The Newtown Film chronicles a community trying to do the unimaginable. While I cried through most of the film watching the grief unfold, the most powerful moment for me was when David Wheeler who lost is son Ben was testifying to a CT legislative task force. He said “The liberty of any person to own a military-style assault weapon and a high-capacity magazine and keep them in their home is second to the right of my son to his life.” That line took my breath away like a sucker punch to my gut.

The Newtown Film is powerful and difficult to watch but I hope that all of us Americans- parents, teachers, first responders, policy makers, legislators, and professional organizations – all of us  see it.  With this film, I hope that the national dialogue will become less contentious as we realize that no one, no parent, no school, no community, should ever have to suffer such imaginable grief.

Trauma Surgeon’s Ballad by Lin Manuel Miranda

Originally posted on heelskicksscalpel.com

Like much of America, my family is currently obsessed with everything Hamilton on Broadway. We jammed to the sound track all summer. The season culminated with a late August trip to the show which I described on social media as the best day of my life. Seeing the show, the actors, the set, and choreography, come to life with lyrics we had all memorized was such an amazing experience.


I cried.

Part of that was pinching myself that it was actually happening (NB: Tickets now that the original cast is gone are not that hard to find on resale sites but still cost quite a bit above face value.) And the other parts were one particular segment that just cut into my soul when I saw the character of Aaron Burr singing it.

I sobbed.

Let me provide you context. Burr is an orphan who is in love with a married woman. He has decided that with everything he has gone through, all of the losses he has suffered, he is willing “to wait” for the woman he loves. As someone who was taught to hate Burr by her high school history teacher who was a Hamilton scholar, this humanization of Aaron Burr was a bit off-putting at first. But the reason I simply could not stop the tears while experiencing the song with all of my senses as the show was not about the forbidden love story behind it, rather is was the commentary on death.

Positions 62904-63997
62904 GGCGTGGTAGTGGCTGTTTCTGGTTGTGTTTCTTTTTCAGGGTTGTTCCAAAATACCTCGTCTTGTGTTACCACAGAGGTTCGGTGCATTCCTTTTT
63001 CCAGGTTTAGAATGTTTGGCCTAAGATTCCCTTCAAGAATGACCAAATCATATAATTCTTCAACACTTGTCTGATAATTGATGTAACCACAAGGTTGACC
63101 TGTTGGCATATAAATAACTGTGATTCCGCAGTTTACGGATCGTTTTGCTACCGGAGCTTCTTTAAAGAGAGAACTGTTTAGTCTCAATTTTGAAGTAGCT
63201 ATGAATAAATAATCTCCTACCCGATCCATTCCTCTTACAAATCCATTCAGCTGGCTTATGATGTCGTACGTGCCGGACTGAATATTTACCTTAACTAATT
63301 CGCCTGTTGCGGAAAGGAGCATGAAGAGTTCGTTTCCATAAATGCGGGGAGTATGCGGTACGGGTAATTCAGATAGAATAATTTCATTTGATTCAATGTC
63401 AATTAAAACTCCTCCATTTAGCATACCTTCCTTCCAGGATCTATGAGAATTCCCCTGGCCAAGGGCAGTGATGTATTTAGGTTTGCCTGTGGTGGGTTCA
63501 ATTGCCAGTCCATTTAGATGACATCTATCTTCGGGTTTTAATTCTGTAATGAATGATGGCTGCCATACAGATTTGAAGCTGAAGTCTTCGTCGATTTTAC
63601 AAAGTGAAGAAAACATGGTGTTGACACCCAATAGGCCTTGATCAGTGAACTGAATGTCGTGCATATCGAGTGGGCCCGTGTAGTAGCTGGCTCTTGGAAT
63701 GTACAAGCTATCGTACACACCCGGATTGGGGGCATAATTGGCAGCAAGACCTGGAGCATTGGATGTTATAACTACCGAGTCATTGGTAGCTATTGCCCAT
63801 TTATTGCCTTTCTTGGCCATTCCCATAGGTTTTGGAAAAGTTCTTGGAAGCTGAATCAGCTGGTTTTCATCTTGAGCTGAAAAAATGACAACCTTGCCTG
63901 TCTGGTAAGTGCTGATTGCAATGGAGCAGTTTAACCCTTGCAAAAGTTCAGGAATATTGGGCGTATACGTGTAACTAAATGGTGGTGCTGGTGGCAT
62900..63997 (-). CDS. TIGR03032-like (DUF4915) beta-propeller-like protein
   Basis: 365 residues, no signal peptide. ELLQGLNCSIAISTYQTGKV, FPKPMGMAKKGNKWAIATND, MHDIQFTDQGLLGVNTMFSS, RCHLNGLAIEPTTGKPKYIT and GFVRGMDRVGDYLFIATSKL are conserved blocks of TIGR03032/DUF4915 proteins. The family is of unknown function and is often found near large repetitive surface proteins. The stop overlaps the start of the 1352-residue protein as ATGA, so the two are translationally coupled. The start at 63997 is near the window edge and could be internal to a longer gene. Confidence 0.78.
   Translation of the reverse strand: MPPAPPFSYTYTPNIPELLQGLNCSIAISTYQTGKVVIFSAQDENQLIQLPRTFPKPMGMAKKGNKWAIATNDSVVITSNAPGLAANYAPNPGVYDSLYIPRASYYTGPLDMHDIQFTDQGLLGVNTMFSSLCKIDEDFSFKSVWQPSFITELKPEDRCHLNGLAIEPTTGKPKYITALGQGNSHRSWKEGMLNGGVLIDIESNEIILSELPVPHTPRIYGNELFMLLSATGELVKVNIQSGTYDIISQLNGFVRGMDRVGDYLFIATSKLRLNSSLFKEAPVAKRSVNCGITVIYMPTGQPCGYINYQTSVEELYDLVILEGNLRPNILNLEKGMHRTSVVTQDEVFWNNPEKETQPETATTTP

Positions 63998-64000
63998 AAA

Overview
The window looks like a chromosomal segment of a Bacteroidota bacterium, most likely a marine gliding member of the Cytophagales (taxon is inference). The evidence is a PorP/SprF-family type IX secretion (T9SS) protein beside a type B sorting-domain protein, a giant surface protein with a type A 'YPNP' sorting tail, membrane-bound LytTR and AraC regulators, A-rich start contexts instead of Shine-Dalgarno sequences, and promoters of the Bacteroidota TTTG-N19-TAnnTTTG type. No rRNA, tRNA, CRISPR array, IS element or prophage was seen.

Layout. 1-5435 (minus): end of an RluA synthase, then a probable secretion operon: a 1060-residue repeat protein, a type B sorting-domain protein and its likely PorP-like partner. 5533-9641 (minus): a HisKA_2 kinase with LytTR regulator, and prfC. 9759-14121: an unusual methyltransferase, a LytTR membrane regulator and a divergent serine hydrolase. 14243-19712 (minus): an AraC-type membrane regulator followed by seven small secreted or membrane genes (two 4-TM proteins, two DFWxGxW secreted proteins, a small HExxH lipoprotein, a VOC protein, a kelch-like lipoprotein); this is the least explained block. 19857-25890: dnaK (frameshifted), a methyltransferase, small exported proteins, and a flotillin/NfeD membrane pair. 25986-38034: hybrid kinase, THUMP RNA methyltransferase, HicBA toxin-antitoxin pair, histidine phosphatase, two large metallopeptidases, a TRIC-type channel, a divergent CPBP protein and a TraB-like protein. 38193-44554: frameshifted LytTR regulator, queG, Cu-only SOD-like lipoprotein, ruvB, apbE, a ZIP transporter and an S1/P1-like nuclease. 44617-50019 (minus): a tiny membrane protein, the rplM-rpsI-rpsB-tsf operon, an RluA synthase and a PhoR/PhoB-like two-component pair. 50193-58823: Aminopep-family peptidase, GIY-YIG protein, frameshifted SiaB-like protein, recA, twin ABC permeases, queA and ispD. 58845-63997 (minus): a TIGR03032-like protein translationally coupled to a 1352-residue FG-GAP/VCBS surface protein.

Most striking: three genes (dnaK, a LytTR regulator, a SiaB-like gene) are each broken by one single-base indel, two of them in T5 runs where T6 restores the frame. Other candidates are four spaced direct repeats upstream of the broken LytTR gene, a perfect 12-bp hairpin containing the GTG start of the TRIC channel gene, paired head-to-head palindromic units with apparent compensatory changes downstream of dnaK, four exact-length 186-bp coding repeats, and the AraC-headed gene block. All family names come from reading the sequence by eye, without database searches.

“Death doesn’t discriminate

between the sinners

and the saints,

it takes and it takes and it takes

and we keep living anyway.

We rise and we fall

and we break

and we make our mistakes.”

These words resonate so strongly with my trauma surgeon’s soul. We provide care indiscriminately, irrespective of race, socio-economic status, mechanism of injury, insurance, etc. And we lose people. Sometimes they arrive lifeless; sometimes our efforts fail. When that happens we are broken. We wonder if we could have done anything differently; did we make a mistake? But we have to go on “living” because there are more patients waiting. Some of them are sinners while others are saints and it doesn’t matter we treat them all the same. Then we wait for the next patient to arrive.

The title of the song is Wait for It.

The Hamilton sound track is still more or less played in a continuous loop in my home, in our cars, on my runs. And every time I hear this song I cry. I can’t help it. It simultaneously breaks my heart for all my patients who have died and provides me reason to keep coming back to this very emotionally challenging and physically exhausting profession. I know it was not Lin Manuel Miranda intent to write this segment of music (the lyrics and the accompaniment which is haunting) for the trauma surgeon in me but that has been it’s effect and I am so grateful.